62. 62Julia Powles, “New York City’s Bold, Flawed Attempt to Make Algorithms Accountable,” New Yorker, December 20, 2017.
  63. 63Sheera Frenkel, “Tech Giants Brace for Europe’s New Data Privacy Rules,” New York Times, January 28, 2018.
  64. 64Claire Miller and Kevin O’Brien, “Germany’s Complicated Relationship with Google Street View,” New York Times, April 23, 2013.
  65. 65Cade Metz, “Artificial Intelligence is Setting Up the Internet for a Huge Clash with Europe,” Wired, July 11, 2016.
  66. 66Eric Siegel, “Predictive Analytics Interview Series: Andrew Burt,” Predictive Analytics Times, June 14, 2017.
  67. 67Oren Etzioni, “How to Regulate Artificial Intelligence,” New York Times, September 1, 2017.
  68. 68“Ethical Considerations in Artificial Intelligence and Autonomous Systems,” unpublished paper. IEEE Global Initiative, 2018.
  69. 69Ritesh Noothigattu, Snehalkumar Gaikwad, Edmond Awad, Sohan Dsouza, Iyad Rahwan, Pradeep Ravikumar, and Ariel Procaccia, “A Voting-Based System for Ethical Decision Making,” Computers and Society, September 20, 2017 (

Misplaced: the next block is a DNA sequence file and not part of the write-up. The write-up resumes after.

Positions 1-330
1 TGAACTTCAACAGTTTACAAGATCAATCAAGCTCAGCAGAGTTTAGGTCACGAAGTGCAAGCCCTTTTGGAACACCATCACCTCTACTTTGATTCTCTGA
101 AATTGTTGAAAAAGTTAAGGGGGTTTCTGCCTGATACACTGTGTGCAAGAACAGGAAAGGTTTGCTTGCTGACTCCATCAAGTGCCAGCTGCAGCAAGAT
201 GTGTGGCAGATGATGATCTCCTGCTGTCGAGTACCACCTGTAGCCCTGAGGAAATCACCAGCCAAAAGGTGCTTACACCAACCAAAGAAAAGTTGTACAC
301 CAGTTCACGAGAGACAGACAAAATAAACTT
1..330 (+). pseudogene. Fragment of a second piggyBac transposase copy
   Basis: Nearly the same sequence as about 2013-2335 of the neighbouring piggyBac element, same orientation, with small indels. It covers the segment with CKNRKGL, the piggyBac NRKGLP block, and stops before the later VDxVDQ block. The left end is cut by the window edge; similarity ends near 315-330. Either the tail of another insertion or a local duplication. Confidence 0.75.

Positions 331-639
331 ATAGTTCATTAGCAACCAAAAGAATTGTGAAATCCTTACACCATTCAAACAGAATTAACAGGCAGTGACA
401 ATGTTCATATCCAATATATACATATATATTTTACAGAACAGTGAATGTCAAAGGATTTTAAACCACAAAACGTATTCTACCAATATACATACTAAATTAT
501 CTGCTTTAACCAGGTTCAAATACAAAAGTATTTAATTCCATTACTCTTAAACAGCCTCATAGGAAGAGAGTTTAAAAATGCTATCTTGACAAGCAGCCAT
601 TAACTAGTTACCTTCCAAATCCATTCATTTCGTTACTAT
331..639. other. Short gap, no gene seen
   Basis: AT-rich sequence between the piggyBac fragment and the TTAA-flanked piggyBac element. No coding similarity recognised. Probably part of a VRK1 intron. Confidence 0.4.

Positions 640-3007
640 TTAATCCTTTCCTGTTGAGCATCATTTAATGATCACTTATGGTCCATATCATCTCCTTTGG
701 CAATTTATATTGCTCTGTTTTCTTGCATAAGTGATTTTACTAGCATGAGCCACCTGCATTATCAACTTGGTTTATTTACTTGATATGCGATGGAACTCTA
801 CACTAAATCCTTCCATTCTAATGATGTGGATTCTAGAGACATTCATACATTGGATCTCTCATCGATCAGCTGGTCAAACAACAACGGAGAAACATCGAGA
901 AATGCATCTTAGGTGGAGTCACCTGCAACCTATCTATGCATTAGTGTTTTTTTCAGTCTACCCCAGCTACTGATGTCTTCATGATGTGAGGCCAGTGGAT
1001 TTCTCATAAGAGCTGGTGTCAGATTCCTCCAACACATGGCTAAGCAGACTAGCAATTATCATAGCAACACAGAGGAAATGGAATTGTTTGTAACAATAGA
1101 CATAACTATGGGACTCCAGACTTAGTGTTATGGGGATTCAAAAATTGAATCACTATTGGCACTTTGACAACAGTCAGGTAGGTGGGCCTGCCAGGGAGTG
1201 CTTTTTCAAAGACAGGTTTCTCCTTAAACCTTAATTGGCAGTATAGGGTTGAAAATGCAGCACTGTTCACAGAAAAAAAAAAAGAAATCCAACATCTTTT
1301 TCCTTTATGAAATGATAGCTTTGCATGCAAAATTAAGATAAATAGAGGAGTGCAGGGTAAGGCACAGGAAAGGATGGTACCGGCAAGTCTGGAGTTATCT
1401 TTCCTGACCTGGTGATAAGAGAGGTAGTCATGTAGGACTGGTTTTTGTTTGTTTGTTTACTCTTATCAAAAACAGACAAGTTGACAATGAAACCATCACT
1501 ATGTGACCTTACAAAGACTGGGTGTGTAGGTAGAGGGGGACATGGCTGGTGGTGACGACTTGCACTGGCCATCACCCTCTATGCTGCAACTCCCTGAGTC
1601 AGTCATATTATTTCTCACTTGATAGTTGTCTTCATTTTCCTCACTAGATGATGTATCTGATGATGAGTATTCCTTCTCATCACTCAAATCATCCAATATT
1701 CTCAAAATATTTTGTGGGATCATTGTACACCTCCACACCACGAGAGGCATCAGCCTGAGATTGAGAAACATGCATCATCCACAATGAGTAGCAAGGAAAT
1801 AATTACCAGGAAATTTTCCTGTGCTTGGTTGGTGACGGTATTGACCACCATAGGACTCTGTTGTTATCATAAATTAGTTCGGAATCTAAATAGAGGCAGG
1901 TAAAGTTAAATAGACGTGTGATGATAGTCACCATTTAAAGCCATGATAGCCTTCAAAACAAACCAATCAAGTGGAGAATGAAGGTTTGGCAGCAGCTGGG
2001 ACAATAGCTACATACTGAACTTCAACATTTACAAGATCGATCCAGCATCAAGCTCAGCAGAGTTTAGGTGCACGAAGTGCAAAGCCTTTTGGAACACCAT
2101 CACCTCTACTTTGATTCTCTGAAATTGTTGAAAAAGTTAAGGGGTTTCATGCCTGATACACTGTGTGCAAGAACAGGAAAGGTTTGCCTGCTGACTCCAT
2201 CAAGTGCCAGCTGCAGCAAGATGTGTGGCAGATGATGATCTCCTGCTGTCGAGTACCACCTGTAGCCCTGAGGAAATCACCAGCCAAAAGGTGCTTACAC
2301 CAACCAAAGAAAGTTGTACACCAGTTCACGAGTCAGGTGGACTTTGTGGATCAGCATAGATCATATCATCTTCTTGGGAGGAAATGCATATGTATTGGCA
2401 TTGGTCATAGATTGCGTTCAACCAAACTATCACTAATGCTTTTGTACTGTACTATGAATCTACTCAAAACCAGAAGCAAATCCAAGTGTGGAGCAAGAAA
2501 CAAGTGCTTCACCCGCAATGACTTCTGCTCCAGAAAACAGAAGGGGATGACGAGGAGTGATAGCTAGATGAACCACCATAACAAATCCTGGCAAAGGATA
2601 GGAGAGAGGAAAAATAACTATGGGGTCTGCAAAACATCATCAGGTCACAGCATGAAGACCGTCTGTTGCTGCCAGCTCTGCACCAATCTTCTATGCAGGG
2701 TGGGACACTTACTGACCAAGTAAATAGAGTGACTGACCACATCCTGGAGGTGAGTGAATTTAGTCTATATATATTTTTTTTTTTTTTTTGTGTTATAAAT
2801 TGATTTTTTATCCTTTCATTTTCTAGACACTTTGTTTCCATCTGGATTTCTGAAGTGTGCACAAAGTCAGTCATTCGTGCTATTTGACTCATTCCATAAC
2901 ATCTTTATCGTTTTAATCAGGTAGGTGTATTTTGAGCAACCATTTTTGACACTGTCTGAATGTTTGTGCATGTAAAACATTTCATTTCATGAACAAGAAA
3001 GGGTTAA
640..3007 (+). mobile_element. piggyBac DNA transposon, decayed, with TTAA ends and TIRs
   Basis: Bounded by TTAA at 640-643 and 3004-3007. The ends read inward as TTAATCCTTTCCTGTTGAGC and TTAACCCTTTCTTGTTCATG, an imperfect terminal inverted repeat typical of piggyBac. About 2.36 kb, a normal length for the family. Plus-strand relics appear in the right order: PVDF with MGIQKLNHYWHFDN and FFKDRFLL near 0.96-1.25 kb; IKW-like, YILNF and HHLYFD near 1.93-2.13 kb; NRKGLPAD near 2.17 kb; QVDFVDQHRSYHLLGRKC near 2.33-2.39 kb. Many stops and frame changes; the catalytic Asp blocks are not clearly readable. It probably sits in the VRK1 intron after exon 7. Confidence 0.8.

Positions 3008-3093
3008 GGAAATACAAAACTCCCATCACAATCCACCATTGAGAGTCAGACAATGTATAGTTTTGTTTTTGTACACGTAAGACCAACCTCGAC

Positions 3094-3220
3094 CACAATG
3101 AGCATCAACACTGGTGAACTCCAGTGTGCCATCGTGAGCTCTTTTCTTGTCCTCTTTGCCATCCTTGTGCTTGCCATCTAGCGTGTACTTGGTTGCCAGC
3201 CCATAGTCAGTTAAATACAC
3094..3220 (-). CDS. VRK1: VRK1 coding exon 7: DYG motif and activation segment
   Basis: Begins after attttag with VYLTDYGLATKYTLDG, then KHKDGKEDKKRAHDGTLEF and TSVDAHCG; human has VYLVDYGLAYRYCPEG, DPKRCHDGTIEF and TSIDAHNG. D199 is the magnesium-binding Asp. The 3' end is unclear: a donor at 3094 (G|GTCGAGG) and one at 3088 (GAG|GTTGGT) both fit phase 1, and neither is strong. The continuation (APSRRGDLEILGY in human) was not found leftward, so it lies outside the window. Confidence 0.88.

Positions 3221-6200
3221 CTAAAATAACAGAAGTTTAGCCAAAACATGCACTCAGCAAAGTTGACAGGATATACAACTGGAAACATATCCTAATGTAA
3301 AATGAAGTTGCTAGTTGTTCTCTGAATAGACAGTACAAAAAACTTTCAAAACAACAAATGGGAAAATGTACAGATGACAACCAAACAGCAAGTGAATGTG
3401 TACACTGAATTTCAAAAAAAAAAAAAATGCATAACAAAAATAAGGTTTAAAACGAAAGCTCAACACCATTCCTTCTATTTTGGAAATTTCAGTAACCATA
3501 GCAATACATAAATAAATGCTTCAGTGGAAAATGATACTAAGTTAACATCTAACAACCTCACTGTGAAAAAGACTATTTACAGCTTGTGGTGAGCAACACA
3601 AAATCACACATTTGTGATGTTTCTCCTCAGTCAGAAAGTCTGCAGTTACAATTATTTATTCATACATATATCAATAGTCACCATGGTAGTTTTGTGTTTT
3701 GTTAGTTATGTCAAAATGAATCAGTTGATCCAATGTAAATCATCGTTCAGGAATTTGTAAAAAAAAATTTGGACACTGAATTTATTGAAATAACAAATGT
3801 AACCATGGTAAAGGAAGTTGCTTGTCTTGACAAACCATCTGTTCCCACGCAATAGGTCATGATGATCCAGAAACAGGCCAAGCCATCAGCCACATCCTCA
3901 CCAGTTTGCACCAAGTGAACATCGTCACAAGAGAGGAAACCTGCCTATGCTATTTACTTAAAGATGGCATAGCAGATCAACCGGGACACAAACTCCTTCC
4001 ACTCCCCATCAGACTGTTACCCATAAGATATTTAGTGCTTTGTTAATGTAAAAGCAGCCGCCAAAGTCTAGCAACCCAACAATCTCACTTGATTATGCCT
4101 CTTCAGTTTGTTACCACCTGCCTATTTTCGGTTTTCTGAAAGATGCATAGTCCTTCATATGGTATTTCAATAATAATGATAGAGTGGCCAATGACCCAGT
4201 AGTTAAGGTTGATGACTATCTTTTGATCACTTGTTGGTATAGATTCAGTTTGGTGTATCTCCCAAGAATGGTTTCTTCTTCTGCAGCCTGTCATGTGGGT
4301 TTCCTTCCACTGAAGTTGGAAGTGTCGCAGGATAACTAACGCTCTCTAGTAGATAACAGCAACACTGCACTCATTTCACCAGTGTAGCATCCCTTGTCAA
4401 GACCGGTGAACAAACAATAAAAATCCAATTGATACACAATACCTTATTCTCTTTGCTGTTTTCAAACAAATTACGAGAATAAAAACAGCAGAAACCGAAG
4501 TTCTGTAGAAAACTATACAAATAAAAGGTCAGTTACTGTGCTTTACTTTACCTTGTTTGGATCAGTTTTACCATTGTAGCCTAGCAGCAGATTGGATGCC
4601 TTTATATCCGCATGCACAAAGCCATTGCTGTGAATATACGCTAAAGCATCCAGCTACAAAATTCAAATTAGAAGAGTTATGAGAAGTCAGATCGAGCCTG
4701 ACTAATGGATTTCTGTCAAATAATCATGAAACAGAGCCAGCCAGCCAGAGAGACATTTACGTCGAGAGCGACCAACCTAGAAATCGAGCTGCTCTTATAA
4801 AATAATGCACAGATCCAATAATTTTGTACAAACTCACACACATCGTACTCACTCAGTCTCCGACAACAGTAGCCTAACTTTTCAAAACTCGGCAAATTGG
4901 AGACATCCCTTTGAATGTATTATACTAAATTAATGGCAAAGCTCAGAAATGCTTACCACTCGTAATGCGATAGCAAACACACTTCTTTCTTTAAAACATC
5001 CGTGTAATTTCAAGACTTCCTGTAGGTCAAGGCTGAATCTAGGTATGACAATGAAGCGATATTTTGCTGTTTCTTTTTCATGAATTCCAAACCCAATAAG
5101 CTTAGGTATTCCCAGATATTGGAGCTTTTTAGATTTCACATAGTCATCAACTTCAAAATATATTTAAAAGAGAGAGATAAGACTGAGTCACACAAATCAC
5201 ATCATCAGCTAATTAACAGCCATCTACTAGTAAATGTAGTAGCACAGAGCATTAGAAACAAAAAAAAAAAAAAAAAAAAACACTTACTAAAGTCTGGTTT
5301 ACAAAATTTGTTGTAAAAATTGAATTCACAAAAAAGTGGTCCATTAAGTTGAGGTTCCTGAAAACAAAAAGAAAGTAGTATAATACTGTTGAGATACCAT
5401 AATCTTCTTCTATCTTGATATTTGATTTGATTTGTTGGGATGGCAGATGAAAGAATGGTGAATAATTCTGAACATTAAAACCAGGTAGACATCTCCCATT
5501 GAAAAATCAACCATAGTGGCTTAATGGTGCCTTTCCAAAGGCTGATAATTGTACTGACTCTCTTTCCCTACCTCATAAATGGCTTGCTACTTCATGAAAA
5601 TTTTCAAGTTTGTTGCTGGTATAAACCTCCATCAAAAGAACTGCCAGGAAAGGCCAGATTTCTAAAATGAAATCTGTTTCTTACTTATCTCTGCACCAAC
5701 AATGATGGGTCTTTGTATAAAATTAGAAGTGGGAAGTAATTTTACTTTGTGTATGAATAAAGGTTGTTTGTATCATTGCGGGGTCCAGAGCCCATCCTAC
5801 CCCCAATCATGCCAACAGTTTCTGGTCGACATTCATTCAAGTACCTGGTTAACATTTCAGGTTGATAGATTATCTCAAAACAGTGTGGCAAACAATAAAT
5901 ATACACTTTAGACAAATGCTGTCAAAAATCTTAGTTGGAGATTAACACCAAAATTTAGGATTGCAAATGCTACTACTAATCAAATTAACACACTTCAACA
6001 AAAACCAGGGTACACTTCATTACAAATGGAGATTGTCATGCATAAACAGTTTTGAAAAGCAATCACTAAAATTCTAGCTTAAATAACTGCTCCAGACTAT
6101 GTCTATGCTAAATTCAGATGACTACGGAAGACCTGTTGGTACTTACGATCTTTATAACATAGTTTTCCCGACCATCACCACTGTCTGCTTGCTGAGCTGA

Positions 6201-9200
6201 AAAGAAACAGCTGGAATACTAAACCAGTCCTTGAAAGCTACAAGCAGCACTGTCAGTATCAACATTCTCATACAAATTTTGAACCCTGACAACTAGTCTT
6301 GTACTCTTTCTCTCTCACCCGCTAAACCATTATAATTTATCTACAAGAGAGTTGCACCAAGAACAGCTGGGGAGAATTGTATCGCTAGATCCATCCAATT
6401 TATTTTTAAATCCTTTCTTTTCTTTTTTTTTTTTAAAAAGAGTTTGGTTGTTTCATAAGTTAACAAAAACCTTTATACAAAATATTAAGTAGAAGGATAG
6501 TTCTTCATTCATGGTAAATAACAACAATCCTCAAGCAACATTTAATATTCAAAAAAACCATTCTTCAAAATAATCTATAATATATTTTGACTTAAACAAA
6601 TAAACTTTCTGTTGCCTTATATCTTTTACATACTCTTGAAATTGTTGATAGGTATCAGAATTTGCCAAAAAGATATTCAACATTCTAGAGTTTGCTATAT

70. 70Miles Brundage, et al., “The Malicious Use of Artificial Intelligence,” University of Oxford unpublished paper, February 2018.
  71. 71John Markoff, “As Artificial Intelligence Evolves, So Does Its Criminal Potential,” New York Times, October 24, 2016, p. B3.
  72. 72Economist, “The Challenger: Technopolitics,” March 17, 2018.
  73. 73Douglas Maughan, “Testimony before the House Committee on Oversight and Government Reform Subcommittee on Information Technology,” March 7, 2018.
  74. 74Levi Tillemann and Colin McCormick, “Roadmapping a U.S.-German Agenda for Artificial Intelligence Policy,” New American Foundation, March 2017.